Are you saying that credit standards were not lowered outside of California? That housing prices outside of California did not experience some level of artificial inflation due to demand from the resultant buyer pool? Or that forclosures and jingle-keys due to borrowers being over their head on underwater mortgages is exclusively a California problem?

The buyer herd needs to be culled, and this is going to have an effect on home sales. This will be painful for sellers, builders, and RE agents. Hopefully, owners will be able to ride this out, but many will not. Same for builders and REAs. But, the correction needs to occur, and it will only be more painful the longer it is delayed.
  • August 06 2010
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Mike,

Your view is how do I sell more properties!

A Seller would be foolish to offer seller financing to buyers that banks won't provide financing for.  Clearly the risk is too great to the bank why would that be a good thing for the seller.
  • August 06 2010
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Profile picture for Gannet
I'm as far from an expert as it gets, but I can't see that this is so different from lease with option to buy.  So I don't see where it's "bad".  The original mortgage bank gets an income stream, which probably beats a foreclosure and maybe even a short sale.  If the buyer pays for 2 years he's probably a good risk going forward, no matter what FICO says.  If the buyer defaults the first mortgage bank is back where they were.

As to "these people were never good credit risks", that's just silly.  Some were, some weren't.  Banks don't have all that great a track record of deciding who is and isn't a good credit risk.  So just because they say someone isn't a good risk doesn't make it so.
  • August 06 2010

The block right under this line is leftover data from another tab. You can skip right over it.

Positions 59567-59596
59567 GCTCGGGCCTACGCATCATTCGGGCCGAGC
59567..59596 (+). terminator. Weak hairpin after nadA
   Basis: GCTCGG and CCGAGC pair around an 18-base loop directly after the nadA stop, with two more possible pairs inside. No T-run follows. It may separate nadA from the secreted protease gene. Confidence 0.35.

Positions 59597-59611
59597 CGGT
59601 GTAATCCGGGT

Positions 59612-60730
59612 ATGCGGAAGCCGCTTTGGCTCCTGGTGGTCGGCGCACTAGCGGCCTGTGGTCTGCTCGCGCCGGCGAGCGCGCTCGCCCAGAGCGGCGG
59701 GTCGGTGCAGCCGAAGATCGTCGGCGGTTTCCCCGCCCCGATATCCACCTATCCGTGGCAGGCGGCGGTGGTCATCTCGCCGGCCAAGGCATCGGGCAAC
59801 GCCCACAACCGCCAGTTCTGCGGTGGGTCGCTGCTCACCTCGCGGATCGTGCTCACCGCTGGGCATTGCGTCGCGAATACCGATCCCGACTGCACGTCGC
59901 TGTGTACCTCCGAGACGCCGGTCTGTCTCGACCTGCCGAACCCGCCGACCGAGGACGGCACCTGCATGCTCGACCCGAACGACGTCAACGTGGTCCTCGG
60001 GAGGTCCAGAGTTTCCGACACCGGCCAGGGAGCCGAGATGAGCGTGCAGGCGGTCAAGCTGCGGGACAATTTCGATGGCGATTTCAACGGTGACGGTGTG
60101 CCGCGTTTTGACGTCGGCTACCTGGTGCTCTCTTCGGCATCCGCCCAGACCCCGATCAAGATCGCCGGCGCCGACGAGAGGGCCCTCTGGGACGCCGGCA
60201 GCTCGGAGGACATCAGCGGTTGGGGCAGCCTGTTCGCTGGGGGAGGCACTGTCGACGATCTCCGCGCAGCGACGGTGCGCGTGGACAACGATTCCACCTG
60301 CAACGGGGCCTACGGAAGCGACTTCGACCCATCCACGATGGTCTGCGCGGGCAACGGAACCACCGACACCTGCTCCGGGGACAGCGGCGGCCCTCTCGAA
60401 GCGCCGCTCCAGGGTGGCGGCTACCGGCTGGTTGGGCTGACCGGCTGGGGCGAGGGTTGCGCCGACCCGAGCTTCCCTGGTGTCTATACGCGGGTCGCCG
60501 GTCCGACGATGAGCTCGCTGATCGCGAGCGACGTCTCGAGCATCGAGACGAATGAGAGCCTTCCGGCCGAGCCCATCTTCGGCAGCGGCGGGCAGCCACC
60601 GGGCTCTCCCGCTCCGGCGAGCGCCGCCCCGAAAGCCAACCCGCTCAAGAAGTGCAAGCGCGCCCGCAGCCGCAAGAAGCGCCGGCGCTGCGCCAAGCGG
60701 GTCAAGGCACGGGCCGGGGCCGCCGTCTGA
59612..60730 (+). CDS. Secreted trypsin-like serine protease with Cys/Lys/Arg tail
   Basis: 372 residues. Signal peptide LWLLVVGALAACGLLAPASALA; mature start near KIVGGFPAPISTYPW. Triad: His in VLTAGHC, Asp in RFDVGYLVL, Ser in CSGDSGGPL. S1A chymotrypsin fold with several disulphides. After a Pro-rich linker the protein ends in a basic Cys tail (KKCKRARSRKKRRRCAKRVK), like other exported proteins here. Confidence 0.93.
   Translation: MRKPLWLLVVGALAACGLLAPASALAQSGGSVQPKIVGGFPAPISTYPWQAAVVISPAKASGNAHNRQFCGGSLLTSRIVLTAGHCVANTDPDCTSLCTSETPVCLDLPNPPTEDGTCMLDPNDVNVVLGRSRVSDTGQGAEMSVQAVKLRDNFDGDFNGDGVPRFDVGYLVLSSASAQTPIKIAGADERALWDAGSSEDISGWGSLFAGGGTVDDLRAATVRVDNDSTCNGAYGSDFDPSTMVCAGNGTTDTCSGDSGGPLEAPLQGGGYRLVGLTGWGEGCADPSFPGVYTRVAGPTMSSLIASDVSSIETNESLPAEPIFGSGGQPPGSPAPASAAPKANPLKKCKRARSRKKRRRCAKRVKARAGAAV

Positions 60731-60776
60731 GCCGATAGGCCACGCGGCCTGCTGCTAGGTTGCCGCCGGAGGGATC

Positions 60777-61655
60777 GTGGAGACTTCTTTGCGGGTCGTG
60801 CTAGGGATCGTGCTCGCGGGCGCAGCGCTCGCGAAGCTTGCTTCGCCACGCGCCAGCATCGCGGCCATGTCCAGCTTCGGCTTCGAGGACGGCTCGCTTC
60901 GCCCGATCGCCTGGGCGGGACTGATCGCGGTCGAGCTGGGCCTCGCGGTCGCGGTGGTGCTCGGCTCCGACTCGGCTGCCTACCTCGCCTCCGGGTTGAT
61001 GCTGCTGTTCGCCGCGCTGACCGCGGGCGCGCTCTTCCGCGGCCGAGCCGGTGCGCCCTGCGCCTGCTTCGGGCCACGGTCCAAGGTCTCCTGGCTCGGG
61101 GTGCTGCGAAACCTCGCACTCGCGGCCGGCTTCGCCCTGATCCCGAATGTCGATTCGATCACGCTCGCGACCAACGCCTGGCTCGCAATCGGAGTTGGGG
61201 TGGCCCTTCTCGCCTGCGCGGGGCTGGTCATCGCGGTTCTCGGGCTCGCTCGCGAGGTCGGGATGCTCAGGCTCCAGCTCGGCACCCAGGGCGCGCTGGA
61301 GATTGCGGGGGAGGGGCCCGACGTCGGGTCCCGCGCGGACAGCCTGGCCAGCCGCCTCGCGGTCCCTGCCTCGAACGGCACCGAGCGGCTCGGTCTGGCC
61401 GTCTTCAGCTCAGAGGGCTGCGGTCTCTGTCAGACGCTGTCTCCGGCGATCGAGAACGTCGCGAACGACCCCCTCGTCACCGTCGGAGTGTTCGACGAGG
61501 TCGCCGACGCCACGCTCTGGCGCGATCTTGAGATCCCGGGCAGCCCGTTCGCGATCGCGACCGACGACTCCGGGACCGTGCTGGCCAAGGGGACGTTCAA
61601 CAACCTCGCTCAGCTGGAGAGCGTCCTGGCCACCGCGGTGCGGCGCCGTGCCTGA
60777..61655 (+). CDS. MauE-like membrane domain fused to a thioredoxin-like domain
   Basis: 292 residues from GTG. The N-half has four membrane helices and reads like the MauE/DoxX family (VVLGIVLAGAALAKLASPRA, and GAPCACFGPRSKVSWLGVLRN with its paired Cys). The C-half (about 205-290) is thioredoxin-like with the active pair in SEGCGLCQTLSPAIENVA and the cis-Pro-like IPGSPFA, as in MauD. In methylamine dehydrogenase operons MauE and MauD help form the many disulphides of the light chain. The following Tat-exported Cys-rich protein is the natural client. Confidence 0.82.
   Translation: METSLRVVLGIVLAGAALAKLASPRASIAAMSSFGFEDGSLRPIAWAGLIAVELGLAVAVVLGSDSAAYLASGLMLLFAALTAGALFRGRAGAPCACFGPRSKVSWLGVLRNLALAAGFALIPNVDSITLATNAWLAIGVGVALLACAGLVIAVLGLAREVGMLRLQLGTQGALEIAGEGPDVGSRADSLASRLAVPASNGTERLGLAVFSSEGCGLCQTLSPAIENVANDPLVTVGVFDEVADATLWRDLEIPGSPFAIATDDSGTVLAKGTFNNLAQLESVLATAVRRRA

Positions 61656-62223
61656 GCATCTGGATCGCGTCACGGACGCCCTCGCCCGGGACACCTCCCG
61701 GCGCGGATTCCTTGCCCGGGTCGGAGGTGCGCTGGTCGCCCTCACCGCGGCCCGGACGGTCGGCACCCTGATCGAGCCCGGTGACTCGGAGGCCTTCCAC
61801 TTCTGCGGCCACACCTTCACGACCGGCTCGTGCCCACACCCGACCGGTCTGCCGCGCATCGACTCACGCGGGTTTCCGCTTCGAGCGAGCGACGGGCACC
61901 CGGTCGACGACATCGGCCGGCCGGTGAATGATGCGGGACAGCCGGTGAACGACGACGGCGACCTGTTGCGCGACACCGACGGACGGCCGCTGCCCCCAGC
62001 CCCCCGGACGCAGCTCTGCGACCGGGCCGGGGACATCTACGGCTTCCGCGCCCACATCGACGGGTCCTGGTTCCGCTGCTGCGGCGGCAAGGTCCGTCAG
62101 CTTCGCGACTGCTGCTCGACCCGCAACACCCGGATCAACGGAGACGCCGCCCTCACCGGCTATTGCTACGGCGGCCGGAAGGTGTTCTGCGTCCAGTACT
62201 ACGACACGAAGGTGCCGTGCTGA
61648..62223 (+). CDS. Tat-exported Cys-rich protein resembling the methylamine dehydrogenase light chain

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Profile picture for sunnyview
I have actually seen problems for both the buyer and seller side. Often the buyers pay too much over rent every month and then get nothing back if they cannot complete the sale. Often sellers have to evict their buyers if the buyers are unable to qualify after the defined lease period. The main problem that I see with owner financing is that if the buyer defaults the owner may get a damaged property back and lose out on a sale to another buyer. 

Often the lease to own or owner finance contracts are not even good enough to hold up for either side in court if it goes south. I guess I would feel differently about these deals if I had seen them work or the contracts were written better, but one side always seems to get burned. The only question is which side will it be.
  • August 06 2010
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Profile picture for nelson8989
What about the "due on sale" clause?  No one has mentioned that owner financing activates that.  Yes, who tells the bank?  But what owner wants to run the risk?  Not me!
  • December 31 2010
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Mike, what about Nelson's question? Do you get the blessing of the existing lien(s) holder to do a wrap around? If the borrower puts down 4%, what happens to that money if they can not qualify for a mortgage in 2 years, lose it? What happens if they do qualify in 2 years but the property lost 15% value in those 2 years?
  • December 31 2010
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Profile picture for blank screen EXILED
Mike -

Since you are stating that your credit is so poor that you absolutely cannot qualify to get a loan to buy a house, tell you what, buy my house at $3.6 Million with 50% down, and I will seller finance it to you at 12% annual interest, and will foreclose on you and take the property back as soon as you are 90 days late on your payments.

Sounds like a really good "deal" doesn't it!  Never mind that my house will never appraise for that; I'm not accepting any appraisal contingencies or inspection contingencies in any offer!
  • December 31 2010